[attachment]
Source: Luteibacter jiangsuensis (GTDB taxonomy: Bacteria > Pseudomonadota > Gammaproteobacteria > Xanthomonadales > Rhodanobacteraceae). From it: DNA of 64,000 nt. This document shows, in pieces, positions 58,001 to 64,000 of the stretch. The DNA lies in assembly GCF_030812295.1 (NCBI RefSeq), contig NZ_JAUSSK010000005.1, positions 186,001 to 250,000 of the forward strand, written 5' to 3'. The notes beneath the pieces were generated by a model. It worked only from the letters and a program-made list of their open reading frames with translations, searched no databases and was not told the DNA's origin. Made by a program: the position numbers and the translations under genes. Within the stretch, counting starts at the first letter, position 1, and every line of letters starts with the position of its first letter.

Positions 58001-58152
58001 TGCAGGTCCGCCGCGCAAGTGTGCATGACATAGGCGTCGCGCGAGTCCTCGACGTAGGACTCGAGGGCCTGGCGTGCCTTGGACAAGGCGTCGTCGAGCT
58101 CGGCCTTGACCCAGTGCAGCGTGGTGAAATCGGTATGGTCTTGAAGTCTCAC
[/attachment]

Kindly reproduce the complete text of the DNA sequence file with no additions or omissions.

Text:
Source: Luteibacter jiangsuensis (GTDB taxonomy: Bacteria > Pseudomonadota > Gammaproteobacteria > Xanthomonadales > Rhodanobacteraceae). From it: DNA of 64,000 nt. This document shows, in pieces, positions 58,001 to 64,000 of the stretch. The DNA lies in assembly GCF_030812295.1 (NCBI RefSeq), contig NZ_JAUSSK010000005.1, positions 186,001 to 250,000 of the forward strand, written 5' to 3'. The notes beneath the pieces were generated by a model. It worked only from the letters and a program-made list of their open reading frames with translations, searched no databases and was not told the DNA's origin. Made by a program: the position numbers and the translations under genes. Within the stretch, counting starts at the first letter, position 1, and every line of letters starts with the position of its first letter.

Positions 58001-58152
58001 TGCAGGTCCGCCGCGCAAGTGTGCATGACATAGGCGTCGCGCGAGTCCTCGACGTAGGACTCGAGGGCCTGGCGTGCCTTGGACAAGGCGTCGTCGAGCT
58101 CGGCCTTGACCCAGTGCAGCGTGGTGAAATCGGTATGGTCTTGAAGTCTCAC